I felt fine (and was craving baked potato) through the chemo. When we got home the exhaustion hit. I ate a little bit, and then watched another movie. I was nauseous too, and took some of my anti-nausea meds. But mostly just exhausted. I went to bed at 8 pm.

A few days after chemo I was a little nauseous and pretty tired, but this past week I've had much more energy and no nausea. Mostly we're gonna be fighting weight-loss and constipation.

But overall, it was a REALLY good way to start! They say everything just gets gradually worse with each round of chemo, so if that's true, this is a greaaaat place to start. Derek and I are really optimistic and just plain happy that we are one round of chemo closer to finishing! Just eleven more and we are done with this cancer thing!

Thursday, January 15, 2015

Finally! Port!

I'm finally healed up enough from previous surgeries that we can move forward! We start chemotherapy in five days AND WE ARE SO EXCITED!

We start Tuesday, January 20. Each session should take about 2.5–3 hours. I'll go in every two weeks for chemo for twelve sessions total. Right now my the date of my last chemo session is June 23!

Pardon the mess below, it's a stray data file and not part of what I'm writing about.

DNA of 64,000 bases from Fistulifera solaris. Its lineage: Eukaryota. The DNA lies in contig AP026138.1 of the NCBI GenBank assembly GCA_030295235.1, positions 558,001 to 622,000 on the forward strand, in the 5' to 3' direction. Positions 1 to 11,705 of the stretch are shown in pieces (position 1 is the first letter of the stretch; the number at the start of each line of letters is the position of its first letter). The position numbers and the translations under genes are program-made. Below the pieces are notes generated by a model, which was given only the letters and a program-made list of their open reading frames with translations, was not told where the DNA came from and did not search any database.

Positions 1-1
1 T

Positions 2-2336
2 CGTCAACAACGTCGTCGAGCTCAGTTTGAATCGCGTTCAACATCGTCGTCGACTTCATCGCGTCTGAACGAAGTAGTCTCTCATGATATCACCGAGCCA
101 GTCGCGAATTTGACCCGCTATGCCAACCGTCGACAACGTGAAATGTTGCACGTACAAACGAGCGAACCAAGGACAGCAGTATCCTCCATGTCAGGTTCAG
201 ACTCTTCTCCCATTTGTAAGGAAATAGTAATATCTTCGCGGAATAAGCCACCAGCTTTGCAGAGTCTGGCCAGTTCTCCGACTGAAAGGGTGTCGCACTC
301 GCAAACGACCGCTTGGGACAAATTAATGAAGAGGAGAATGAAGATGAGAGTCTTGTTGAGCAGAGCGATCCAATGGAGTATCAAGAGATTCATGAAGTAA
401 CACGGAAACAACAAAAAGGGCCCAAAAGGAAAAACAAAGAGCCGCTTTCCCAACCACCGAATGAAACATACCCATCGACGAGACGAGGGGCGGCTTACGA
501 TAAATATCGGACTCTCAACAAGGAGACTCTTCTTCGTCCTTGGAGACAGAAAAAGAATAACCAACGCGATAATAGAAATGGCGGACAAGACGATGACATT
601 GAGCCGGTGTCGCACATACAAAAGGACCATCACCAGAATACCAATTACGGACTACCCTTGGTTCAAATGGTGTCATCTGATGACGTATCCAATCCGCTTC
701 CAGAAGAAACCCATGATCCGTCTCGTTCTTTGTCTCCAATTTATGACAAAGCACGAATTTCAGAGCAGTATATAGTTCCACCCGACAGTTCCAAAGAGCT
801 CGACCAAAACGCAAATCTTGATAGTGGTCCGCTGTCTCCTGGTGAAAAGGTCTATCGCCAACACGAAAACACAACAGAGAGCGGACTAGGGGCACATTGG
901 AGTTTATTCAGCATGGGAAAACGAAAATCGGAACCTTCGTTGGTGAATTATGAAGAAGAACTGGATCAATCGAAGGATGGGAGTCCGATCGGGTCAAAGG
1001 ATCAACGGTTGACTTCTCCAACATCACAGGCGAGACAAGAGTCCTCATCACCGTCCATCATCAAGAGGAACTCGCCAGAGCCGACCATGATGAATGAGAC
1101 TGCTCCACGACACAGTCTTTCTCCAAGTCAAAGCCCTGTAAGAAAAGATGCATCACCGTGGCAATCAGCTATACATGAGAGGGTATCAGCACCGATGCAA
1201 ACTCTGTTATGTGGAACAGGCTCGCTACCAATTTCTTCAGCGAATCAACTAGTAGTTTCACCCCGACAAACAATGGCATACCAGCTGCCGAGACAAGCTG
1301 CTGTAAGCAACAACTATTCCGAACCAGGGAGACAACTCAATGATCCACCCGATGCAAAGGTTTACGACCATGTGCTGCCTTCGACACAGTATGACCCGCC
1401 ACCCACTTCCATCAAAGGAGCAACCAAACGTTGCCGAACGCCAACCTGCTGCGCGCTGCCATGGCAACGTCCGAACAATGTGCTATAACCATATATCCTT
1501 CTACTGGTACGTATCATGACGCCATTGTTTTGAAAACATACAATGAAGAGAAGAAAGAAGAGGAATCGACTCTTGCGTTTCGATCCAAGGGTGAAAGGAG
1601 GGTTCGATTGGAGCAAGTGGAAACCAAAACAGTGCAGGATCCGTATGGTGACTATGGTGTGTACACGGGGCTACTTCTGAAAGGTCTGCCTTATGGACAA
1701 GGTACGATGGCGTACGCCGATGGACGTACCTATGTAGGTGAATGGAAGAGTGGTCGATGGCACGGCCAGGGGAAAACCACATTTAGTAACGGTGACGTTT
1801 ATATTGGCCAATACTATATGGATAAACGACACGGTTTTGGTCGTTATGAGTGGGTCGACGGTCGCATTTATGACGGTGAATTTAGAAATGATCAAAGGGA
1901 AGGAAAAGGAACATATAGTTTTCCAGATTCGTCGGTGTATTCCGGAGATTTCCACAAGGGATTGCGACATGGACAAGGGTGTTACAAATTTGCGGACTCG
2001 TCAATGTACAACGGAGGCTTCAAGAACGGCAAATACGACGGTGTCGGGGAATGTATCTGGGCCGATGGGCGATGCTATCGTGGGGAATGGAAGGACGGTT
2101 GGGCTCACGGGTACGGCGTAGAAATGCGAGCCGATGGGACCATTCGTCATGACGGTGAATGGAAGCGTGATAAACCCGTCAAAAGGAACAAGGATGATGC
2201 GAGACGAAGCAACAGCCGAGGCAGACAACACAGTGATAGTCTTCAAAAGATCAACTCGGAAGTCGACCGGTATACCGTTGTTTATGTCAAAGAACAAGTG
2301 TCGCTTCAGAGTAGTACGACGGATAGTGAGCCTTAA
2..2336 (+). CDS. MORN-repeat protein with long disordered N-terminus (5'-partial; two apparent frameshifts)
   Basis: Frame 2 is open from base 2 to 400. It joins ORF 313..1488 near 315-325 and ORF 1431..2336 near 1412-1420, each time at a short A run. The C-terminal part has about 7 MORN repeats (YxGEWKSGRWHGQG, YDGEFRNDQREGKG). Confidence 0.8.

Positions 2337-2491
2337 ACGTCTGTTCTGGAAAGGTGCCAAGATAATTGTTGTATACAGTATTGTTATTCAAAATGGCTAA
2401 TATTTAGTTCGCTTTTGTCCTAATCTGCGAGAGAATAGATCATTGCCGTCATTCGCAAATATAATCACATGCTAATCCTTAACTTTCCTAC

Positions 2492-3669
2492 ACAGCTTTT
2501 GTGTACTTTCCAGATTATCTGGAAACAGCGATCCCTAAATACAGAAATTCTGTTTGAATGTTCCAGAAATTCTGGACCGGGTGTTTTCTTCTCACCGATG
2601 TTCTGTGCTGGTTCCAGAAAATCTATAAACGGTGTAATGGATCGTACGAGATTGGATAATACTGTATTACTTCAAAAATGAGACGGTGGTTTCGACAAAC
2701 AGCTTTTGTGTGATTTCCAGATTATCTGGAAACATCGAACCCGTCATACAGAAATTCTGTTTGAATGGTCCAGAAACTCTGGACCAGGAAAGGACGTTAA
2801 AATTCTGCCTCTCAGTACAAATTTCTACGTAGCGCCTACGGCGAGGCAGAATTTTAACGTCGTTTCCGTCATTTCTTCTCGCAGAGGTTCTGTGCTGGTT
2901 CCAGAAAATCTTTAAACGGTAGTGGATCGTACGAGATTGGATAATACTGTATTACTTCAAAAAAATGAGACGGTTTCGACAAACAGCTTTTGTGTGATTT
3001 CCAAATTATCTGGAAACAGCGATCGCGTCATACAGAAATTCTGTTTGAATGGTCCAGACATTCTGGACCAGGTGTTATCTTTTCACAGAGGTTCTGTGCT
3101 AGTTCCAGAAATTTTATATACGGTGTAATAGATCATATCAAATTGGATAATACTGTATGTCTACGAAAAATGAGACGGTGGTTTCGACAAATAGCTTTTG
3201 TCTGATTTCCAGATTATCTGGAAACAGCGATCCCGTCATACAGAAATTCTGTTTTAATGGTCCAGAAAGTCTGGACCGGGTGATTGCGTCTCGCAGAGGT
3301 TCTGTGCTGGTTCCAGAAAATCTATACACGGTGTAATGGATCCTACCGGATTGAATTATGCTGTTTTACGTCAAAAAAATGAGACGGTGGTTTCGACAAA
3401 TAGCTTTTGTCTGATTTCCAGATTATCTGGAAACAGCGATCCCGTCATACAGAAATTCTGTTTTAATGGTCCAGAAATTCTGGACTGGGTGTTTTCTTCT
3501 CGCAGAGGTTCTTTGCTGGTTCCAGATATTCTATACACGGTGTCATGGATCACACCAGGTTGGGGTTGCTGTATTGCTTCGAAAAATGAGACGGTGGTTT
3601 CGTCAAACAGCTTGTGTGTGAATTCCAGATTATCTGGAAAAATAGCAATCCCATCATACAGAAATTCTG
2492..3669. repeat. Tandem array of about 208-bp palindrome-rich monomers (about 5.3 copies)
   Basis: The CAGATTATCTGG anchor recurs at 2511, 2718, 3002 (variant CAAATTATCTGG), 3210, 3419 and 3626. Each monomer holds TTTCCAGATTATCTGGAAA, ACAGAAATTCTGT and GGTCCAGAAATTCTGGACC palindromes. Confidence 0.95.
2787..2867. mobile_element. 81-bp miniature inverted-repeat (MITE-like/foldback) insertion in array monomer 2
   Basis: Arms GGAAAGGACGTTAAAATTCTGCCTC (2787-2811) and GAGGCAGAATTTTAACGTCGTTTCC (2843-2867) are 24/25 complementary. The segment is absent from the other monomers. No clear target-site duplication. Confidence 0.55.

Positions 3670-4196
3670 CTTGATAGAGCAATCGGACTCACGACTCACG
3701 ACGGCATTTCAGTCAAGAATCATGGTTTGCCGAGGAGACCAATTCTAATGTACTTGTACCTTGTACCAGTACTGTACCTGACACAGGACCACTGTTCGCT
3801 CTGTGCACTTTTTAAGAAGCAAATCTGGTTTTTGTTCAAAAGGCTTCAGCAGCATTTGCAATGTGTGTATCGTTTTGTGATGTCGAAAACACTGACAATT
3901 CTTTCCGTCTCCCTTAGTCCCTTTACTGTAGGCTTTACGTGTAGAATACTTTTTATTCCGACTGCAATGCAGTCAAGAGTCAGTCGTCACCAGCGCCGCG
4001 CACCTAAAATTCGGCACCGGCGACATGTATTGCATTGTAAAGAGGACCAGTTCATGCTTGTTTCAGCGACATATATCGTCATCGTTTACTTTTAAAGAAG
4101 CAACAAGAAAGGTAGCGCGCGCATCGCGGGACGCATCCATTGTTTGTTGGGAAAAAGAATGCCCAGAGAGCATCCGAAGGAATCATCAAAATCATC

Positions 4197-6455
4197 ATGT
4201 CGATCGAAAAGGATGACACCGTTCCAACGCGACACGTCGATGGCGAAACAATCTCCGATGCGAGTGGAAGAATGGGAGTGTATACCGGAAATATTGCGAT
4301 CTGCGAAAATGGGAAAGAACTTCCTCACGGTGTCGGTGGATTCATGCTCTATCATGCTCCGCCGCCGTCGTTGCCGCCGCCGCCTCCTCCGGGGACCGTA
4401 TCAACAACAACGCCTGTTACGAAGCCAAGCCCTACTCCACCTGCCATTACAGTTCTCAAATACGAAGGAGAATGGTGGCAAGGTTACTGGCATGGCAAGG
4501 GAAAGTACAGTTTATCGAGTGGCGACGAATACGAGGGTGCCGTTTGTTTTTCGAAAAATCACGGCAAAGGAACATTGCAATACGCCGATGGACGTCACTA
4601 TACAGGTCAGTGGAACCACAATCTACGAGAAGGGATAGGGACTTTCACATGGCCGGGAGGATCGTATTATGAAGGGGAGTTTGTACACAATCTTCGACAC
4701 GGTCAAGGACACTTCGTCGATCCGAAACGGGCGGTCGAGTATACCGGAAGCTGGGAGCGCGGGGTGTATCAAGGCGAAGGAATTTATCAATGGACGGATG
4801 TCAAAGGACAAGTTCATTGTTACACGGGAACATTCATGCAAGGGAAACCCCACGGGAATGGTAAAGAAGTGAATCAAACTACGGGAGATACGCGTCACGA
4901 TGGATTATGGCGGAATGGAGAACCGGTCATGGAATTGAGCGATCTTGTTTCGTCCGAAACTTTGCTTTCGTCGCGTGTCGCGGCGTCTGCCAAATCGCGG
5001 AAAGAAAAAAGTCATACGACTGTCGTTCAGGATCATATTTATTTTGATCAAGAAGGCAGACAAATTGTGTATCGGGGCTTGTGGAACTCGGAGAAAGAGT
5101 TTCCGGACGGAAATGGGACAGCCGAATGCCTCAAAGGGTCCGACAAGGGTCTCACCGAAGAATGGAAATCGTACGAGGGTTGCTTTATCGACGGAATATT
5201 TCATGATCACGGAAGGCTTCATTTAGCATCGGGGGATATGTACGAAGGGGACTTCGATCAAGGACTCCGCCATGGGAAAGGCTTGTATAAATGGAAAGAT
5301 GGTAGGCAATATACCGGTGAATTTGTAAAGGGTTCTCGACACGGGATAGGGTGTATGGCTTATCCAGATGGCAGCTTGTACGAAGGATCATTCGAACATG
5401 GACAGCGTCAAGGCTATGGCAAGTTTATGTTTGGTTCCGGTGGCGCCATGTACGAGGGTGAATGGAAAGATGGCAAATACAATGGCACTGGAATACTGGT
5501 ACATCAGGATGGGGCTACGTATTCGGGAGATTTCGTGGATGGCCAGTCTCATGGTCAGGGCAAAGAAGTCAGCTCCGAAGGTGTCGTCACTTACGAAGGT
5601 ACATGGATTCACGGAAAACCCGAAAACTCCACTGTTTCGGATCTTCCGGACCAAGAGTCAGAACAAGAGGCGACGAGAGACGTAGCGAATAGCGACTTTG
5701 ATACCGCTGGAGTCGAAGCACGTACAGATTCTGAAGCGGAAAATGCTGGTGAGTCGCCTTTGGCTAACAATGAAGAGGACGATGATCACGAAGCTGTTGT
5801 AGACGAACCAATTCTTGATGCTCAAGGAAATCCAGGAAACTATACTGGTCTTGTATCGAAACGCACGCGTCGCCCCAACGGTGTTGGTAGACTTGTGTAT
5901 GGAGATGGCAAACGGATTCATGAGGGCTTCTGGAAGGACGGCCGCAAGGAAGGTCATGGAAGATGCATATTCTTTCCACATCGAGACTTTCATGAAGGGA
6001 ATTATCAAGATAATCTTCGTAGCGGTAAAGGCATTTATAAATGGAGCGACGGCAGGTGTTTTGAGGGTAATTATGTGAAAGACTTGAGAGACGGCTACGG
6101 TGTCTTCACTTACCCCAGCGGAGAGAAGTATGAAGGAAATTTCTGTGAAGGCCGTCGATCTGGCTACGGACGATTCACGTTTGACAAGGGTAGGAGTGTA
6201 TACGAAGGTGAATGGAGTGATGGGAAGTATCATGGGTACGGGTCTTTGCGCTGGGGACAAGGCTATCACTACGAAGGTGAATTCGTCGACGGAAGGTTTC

Yesterday I had my last IV for the next six months! (That's what the picture above is celebrating) I won't need to get anymore IVs for a while because I had a port put in. A port is a little device that goes under my skin just below my collarbone that connects directly to one of my blood vessels. Instead of trying to hook up to my veins every two weeks (which nurses usually poke through because my veins are so "squirrely," which is painful and really annoying), with a port you poke through the skin into the port, and can draw blood or drip in chemotherapy chemicals. It's very convenient.

It's also purple.

But I do feel like a bit of a cyborg, with my skin bulging out in a weird rounded triangle. I'll post a pic in a few weeks when the scar is a little more healed up. I don't wanna make Ishel pass out...

Tomorrow I'll have a CT scan done so we can see how much the cancer has grown, and then it's on to CHEMO! HURRAH!